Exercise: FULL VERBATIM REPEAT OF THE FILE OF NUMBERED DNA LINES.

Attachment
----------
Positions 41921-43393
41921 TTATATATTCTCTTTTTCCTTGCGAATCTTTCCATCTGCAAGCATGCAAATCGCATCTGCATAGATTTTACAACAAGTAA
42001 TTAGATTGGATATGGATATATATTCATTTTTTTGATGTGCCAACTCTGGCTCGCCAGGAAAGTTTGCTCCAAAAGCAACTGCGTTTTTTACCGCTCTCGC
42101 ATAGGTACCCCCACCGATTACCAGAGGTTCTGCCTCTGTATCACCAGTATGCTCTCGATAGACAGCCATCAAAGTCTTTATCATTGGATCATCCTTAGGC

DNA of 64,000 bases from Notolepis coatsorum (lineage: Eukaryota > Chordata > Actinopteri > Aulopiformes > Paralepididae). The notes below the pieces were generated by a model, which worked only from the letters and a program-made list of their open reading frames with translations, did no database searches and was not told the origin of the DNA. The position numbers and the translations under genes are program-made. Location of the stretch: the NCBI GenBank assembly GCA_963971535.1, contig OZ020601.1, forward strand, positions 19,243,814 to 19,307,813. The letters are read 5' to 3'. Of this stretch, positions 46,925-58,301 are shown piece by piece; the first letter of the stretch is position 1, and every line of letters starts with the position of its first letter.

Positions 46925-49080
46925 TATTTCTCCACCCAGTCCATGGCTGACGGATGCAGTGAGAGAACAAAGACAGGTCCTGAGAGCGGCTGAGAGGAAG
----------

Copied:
Positions 41921-43393
41921 TTATATATTCTCTTTTTCCTTGCGAATCTTTCCATCTGCAAGCATGCAAATCGCATCTGCATAGATTTTACAACAAGTAA
42001 TTAGATTGGATATGGATATATATTCATTTTTTTGATGTGCCAACTCTGGCTCGCCAGGAAAGTTTGCTCCAAAAGCAACTGCGTTTTTTACCGCTCTCGC
42101 ATAGGTACCCCCACCGATTACCAGAGGTTCTGCCTCTGTATCACCAGTATGCTCTCGATAGACAGCCATCAAAGTCTTTATCATTGGATCATCCTTAGGC

DNA of 64,000 bases from Notolepis coatsorum (lineage: Eukaryota > Chordata > Actinopteri > Aulopiformes > Paralepididae). The notes below the pieces were generated by a model, which worked only from the letters and a program-made list of their open reading frames with translations, did no database searches and was not told the origin of the DNA. The position numbers and the translations under genes are program-made. Location of the stretch: the NCBI GenBank assembly GCA_963971535.1, contig OZ020601.1, forward strand, positions 19,243,814 to 19,307,813. The letters are read 5' to 3'. Of this stretch, positions 46,925-58,301 are shown piece by piece; the first letter of the stretch is position 1, and every line of letters starts with the position of its first letter.

Positions 46925-49080
46925 TATTTCTCCACCCAGTCCATGGCTGACGGATGCAGTGAGAGAACAAAGACAGGTCCTGAGAGCGGCTGAGAGGAAG